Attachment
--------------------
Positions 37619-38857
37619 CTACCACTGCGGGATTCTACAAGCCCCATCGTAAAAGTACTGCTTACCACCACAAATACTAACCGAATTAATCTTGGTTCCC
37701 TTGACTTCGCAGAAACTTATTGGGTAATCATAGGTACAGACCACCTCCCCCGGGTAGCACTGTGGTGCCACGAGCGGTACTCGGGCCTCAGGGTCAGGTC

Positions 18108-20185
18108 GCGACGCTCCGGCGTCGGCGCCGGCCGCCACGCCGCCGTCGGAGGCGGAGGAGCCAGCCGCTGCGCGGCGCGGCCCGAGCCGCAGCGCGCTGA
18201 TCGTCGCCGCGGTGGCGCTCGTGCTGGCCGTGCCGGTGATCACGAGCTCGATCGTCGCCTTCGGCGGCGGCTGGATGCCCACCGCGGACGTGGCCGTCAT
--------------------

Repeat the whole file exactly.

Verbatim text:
Positions 37619-38857
37619 CTACCACTGCGGGATTCTACAAGCCCCATCGTAAAAGTACTGCTTACCACCACAAATACTAACCGAATTAATCTTGGTTCCC
37701 TTGACTTCGCAGAAACTTATTGGGTAATCATAGGTACAGACCACCTCCCCCGGGTAGCACTGTGGTGCCACGAGCGGTACTCGGGCCTCAGGGTCAGGTC

Positions 18108-20185
18108 GCGACGCTCCGGCGTCGGCGCCGGCCGCCACGCCGCCGTCGGAGGCGGAGGAGCCAGCCGCTGCGCGGCGCGGCCCGAGCCGCAGCGCGCTGA
18201 TCGTCGCCGCGGTGGCGCTCGTGCTGGCCGTGCCGGTGATCACGAGCTCGATCGTCGCCTTCGGCGGCGGCTGGATGCCCACCGCGGACGTGGCCGTCAT